And I even saw a film on the big screen! No, really. =:) jayblanc suggested seeing the Lego Batman Movie, which indeed proved to be a huge amount of fun, with surprisingly smart writing. We agreed it's the best Batman film in several years - for me, since Batman Returns. ^_^

Rather interesting little article, I felt: On Making Better Porn. "When people eat badly, we don’t try to stop them eating at all. We hope to improve their diet. The aim isn’t to abolish food, just because some food is terrible. We want good food to be more widely and easily available. The same move could apply to online sex sites. We can’t abolish porn. So the goal is to get good pornography. Better porn isn’t stuff that’s even more thrilling or exciting. It is ‘better’ in the sense of being better for us – less at odds with the rest of our lives. The idea that porn could, under the right circumstances, actually be beneficial, strikes many people as very strange. But it shouldn’t. Looking at a lot of porn tends to leave us feeling disconnected and hollow. That’s because it doesn’t seem connected to anything else we value in the rest of our lives. It’s merely about sex, rather than being also about other things we care about: like self-understanding, kindness, intelligence and good relationships."

This, apparently is the first view of Alphonse from the forthcoming live-action Full Metal Alchemist. =:D

Hmm.. not bad prices on some film bundles on the US iTunes Store at the moment - $25 for "kids", including The Neverending Story, Space Jam (which I still enjoy, nyah =:), The Iron Giant, the original Willy Wonka, and Happy Feet; or the same for "classics", with Singin' in the Rain, The Wizard of Oz, Citizen Kane, Casablanca, and Gone with the Wind. (Would you believe I've still yet to see CK or GwtW?) Not always, but often including extras as well, and all in HD. I'm tempted, but, I've already picked up Moana, which came out on Tuesday, as well as Black Swan for $5, so I'll likely leave those for another day.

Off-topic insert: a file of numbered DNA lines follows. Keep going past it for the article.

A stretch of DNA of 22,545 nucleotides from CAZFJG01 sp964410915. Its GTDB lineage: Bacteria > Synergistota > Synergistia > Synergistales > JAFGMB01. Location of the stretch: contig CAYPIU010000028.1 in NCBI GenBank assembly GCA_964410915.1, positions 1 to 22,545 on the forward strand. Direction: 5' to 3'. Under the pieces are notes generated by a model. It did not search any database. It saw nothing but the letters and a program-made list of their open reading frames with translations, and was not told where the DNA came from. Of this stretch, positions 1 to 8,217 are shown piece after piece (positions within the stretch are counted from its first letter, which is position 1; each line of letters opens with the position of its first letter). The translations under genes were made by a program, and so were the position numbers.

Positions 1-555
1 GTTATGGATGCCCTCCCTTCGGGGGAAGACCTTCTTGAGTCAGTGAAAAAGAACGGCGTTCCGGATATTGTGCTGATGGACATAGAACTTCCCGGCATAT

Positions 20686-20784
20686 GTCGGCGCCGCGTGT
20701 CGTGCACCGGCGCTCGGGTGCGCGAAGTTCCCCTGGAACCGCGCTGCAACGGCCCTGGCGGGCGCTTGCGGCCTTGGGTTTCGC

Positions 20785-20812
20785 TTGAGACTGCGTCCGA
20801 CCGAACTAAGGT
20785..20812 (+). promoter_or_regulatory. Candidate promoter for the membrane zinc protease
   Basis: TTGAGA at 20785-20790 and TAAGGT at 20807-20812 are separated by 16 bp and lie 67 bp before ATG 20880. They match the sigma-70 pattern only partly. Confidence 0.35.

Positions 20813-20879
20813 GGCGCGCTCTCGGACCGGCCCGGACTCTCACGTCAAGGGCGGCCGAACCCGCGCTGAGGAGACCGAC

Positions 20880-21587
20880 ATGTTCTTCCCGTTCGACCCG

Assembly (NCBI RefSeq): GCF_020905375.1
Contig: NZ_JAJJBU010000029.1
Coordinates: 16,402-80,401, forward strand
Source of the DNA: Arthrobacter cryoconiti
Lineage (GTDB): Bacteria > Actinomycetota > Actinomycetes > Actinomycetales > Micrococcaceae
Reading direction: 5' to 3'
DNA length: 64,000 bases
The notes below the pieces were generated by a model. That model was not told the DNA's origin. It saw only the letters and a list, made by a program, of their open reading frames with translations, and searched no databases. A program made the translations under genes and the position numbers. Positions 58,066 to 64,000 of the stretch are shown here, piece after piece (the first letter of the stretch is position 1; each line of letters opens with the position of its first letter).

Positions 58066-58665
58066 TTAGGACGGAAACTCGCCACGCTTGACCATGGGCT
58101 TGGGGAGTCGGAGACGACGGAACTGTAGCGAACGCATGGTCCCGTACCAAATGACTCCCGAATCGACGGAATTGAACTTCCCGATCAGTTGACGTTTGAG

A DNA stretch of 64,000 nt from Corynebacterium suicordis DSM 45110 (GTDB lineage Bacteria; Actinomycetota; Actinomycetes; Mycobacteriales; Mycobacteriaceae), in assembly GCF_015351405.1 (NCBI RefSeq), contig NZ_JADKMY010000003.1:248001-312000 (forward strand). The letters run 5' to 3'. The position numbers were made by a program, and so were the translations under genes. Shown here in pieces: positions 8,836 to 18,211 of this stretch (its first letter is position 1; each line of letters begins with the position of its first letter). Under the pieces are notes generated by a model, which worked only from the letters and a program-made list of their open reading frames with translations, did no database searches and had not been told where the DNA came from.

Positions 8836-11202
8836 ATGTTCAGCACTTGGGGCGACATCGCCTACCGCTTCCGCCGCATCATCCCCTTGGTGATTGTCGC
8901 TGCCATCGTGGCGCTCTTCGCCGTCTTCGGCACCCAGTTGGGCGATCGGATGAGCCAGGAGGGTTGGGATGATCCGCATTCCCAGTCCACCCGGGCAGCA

Chris Chibnall, incoming showrunner for Doctor Who, has confirmed he's keeping all options open for the next Doctor, female or male. As for the bookies, Oddschecker's currently reporting Tilda Swinton as the front runner, followed by Kris Marshall, Maxine Peake, and Olivia Colman, apparently David Tennant's pick. I wonder how the odds have compared, on previous such transitions, with the eventual outcome? Did anyone see Matt Smith coming?

Somehow, I'd missed this story at the time: Homer Simpson's car design was brought to life, and put to the test at LeMans. =:D

Rather an interesting graphics app: Vectr, for vector graphics design/artwork. It's cross-platform (macOS, Linux, Windows, Chromebook, and web), and free; currently, it's all free, though they intend to make a "pro" offering to keep the lights on in the future, as well as maintaining a well-featured free offering.

There hasn't been much to report on the rabbiteering front - it's been quite dull weather much of the time lately. I suppose I ought to simply get out there regardless - it's always good to see them, even if there's no chance of outstanding shots. (There! Finally remembered to pick up some raisins for them. Well, adding them to the next delivery, at any rate. Hypercharged tinybuns ahoy! =:) That said, I did manage to get to enjoy some good rabbiteering on Friday afternoon. No tremendously dramatic results, but maybe one or two worth sharing. ^_^ One of the local red kites was nearby, however, showing off their relaxed aerial style.